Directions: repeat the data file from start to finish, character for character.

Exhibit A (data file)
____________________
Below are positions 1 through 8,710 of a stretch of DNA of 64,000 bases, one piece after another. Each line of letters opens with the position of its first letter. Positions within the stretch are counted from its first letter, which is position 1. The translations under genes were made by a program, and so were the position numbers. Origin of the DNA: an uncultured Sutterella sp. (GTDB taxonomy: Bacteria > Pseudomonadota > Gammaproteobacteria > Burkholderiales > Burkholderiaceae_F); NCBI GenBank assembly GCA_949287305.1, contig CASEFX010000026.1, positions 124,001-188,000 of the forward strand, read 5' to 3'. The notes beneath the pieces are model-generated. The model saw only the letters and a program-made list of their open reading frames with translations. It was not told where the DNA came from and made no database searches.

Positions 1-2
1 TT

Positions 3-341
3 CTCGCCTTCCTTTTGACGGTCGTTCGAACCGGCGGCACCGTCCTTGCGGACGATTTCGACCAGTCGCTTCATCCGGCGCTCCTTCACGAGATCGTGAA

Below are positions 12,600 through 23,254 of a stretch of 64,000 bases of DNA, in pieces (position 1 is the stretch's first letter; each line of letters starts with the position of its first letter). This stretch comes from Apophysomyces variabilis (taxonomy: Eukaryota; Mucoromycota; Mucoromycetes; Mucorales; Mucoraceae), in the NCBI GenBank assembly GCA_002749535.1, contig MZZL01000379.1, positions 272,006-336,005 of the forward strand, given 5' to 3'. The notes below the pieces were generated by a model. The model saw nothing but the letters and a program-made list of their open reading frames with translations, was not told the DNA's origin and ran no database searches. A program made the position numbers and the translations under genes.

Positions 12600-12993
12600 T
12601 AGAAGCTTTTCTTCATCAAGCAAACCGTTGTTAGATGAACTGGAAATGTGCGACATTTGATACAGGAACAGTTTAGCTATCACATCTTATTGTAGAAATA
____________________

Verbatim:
Below are positions 1 through 8,710 of a stretch of DNA of 64,000 bases, one piece after another. Each line of letters opens with the position of its first letter. Positions within the stretch are counted from its first letter, which is position 1. The translations under genes were made by a program, and so were the position numbers. Origin of the DNA: an uncultured Sutterella sp. (GTDB taxonomy: Bacteria > Pseudomonadota > Gammaproteobacteria > Burkholderiales > Burkholderiaceae_F); NCBI GenBank assembly GCA_949287305.1, contig CASEFX010000026.1, positions 124,001-188,000 of the forward strand, read 5' to 3'. The notes beneath the pieces are model-generated. The model saw only the letters and a program-made list of their open reading frames with translations. It was not told where the DNA came from and made no database searches.

Positions 1-2
1 TT

Positions 3-341
3 CTCGCCTTCCTTTTGACGGTCGTTCGAACCGGCGGCACCGTCCTTGCGGACGATTTCGACCAGTCGCTTCATCCGGCGCTCCTTCACGAGATCGTGAA

Below are positions 12,600 through 23,254 of a stretch of 64,000 bases of DNA, in pieces (position 1 is the stretch's first letter; each line of letters starts with the position of its first letter). This stretch comes from Apophysomyces variabilis (taxonomy: Eukaryota; Mucoromycota; Mucoromycetes; Mucorales; Mucoraceae), in the NCBI GenBank assembly GCA_002749535.1, contig MZZL01000379.1, positions 272,006-336,005 of the forward strand, given 5' to 3'. The notes below the pieces were generated by a model. The model saw nothing but the letters and a program-made list of their open reading frames with translations, was not told the DNA's origin and ran no database searches. A program made the position numbers and the translations under genes.

Positions 12600-12993
12600 T
12601 AGAAGCTTTTCTTCATCAAGCAAACCGTTGTTAGATGAACTGGAAATGTGCGACATTTGATACAGGAACAGTTTAGCTATCACATCTTATTGTAGAAATA